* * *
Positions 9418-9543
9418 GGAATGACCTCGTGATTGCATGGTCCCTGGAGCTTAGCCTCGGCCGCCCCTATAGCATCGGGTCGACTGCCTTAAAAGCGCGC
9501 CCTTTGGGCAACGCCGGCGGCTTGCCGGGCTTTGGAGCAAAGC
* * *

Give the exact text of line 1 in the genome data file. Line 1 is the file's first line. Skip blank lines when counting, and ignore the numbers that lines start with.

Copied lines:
Positions 9418-9543